Extending Firefox and Thunderbird
Written by Mike James   
Saturday, 20 June 2009
Article Index
Extending Firefox and Thunderbird
Getting started
Hello Toolbar
Trying it out

As a simple example of an extension lets add a new menu item in the Tools menu which simply pops-up an alert window that says "hello world". The Wizard creates some XUL and code that does something similar but not in the simplest way so let's create our own layout and code. First open the file firefoxOverlay.js in NotePad and change it to read:

<?xml version="1.0" encoding="UTF-8"?>
<overlay id="helloworld-overlay"

These three lines always start an XUL file and simply establish its type and namespace. The third line specifies the id of your overlay. There are additional "header" lines you can include in the XUL file but these are the most important. Next we can specify a file that contains JavaScript to be run when the overlay is installed. In our case this is just the overlay.js file that the Wizard created:

<script src="/overlay.js"/>

Now we can add lines that look a lot like HTML and define menu items, buttons, textboxes and so on. These will be added to the browser's user interface but first we have to say exactly where our new controls will be added. As already mentioned, the entire browser user interface, including any HTML pages it might be displaying forms a single huge DOM tree and all we have to do is specify the id of the node to which we want to attach our controls.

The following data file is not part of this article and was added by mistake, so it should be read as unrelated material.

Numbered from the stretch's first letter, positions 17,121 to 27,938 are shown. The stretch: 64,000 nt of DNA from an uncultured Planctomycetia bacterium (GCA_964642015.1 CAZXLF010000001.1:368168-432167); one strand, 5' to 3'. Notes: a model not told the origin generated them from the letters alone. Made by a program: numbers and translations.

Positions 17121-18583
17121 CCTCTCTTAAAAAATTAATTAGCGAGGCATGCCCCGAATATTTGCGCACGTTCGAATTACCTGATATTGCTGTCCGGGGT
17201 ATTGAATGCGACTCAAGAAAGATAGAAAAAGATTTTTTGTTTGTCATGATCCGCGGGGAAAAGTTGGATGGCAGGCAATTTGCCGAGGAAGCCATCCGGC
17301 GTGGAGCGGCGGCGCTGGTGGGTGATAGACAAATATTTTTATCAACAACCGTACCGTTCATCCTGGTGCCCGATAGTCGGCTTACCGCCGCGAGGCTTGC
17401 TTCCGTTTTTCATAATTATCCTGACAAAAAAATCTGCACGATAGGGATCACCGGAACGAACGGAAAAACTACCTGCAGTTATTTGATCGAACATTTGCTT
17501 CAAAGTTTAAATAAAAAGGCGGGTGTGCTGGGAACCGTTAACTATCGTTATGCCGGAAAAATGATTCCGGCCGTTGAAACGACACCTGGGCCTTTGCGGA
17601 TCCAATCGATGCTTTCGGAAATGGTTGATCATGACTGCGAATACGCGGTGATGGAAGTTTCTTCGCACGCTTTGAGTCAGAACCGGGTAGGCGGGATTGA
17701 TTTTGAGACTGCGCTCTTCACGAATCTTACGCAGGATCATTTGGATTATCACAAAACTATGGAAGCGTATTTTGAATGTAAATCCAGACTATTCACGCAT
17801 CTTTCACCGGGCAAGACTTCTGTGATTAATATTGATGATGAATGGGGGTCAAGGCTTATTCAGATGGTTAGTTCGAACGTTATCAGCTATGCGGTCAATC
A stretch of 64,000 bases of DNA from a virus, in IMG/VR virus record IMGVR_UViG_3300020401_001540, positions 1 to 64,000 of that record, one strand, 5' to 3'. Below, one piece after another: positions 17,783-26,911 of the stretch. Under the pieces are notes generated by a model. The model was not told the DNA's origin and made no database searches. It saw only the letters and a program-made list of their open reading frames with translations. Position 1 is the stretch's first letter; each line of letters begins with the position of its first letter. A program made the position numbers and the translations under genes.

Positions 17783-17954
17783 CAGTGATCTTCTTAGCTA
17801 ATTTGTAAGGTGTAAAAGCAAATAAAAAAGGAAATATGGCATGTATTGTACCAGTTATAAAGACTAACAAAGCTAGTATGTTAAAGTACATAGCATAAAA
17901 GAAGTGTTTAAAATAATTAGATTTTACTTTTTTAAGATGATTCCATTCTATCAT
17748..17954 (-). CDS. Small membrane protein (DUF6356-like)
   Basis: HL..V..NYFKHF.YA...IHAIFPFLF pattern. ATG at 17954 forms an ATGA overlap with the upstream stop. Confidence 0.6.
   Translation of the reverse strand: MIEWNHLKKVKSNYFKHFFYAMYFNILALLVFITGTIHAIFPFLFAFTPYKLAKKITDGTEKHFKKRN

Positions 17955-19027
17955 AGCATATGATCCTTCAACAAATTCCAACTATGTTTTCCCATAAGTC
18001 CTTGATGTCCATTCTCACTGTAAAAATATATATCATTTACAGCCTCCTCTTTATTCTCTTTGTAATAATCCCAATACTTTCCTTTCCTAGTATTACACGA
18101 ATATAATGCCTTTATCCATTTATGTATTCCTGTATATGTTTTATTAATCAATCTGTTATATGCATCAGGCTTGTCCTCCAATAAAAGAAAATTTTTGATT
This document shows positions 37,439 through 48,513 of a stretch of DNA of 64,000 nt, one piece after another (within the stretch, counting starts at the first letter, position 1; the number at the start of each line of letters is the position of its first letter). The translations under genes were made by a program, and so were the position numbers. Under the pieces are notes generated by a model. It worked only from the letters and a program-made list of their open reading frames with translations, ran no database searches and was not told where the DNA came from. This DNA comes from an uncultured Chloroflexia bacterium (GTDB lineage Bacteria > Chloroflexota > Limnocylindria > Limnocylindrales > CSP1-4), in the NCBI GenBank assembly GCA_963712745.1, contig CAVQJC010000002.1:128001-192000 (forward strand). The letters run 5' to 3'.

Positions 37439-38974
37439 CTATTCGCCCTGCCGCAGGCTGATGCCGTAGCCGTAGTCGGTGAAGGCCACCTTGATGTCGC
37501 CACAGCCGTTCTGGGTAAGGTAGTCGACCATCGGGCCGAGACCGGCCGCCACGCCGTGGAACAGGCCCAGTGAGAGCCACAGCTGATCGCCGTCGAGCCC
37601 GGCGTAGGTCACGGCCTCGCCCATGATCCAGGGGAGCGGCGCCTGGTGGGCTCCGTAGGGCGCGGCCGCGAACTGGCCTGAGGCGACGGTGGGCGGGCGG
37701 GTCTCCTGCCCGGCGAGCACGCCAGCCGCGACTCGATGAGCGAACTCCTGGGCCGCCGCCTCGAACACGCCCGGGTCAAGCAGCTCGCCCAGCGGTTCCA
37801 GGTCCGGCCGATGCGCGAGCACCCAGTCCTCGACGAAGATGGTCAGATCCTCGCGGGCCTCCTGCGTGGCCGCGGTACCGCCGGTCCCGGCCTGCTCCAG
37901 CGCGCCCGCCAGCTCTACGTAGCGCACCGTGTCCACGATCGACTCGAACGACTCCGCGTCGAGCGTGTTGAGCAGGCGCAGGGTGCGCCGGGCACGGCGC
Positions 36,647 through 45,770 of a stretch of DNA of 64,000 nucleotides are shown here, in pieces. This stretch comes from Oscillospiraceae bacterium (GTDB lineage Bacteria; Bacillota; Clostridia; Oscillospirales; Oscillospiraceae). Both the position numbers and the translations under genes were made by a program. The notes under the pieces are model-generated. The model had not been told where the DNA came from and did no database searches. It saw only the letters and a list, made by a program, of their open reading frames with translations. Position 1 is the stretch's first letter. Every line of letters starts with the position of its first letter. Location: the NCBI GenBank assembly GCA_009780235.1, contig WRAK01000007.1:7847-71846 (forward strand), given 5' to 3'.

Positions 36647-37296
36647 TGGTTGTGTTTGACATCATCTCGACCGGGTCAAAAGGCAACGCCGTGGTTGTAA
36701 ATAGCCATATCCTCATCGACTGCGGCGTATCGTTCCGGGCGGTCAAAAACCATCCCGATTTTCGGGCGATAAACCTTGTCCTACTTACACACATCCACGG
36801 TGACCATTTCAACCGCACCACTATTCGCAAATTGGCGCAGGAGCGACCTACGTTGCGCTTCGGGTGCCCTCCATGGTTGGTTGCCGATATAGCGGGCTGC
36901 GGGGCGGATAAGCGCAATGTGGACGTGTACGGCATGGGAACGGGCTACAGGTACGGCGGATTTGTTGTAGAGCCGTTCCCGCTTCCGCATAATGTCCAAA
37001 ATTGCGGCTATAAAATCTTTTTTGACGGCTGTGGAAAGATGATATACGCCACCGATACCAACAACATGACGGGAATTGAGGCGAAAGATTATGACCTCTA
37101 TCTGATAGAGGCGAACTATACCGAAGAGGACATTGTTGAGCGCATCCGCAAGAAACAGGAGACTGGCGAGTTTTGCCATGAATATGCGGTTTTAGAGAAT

The only problem is how to discover the id of the existing control? You might think that the answer was to look it up in the documentation but in practice it is usually easier to use the DOM Inspector, which is explained later. The Tools menu has the id "menu_ToolsPopup" and this is where our overlay starts:

<menupopup id="menu_ToolsPopup">
 <menuitem id="helloworld-hello"

The new menu item has the id "helloworld-hello" and it is important that it uses a unique id to avoid conflicts within the DOM. You can add additional attributes to determine the behaviour and look of the new menu item. Setting the oncommand attribute determines the name of the function called when the user clicks the menu option. In this case it's the onMenuItem method of the helloworld object, both of which are defined in the companion JavaScript file.
That's all there is to creating the XUL file for the overlay. To add or modify other elements of the user interface all you need to do is lookup the XUL element at:


The next step is to write the JavaScript we need. Open the Overlay.js file in Notepad and change it to read as follows:

var helloworld = {
onLoad: function() {
// initialization code
this.initialized = true;
onMenuItemCommand: function() {
alert("Hello World");
function(e) { helloworld.onLoad(e); },

As long as you know a little JavaScript this should make sense. The first part creates a JavaScript object with two methods, onLoad and onMenuItemCommand. The onLoad function simply sets a local variable initialised to true so the other methods can check that it has been initialised and everything is loaded and ready to go. The onMenuItemCommand simply pops up an alert box with the message in it. Notice that this method has already been linked to the menu item event in the XUL file. The onLoad method, however, still needs to be linked to a suitable event. This is the job of the final line which adds the onLoad method to the list of methods that are called when the browser's "load" event fires.

Last Updated ( Saturday, 27 June 2009 )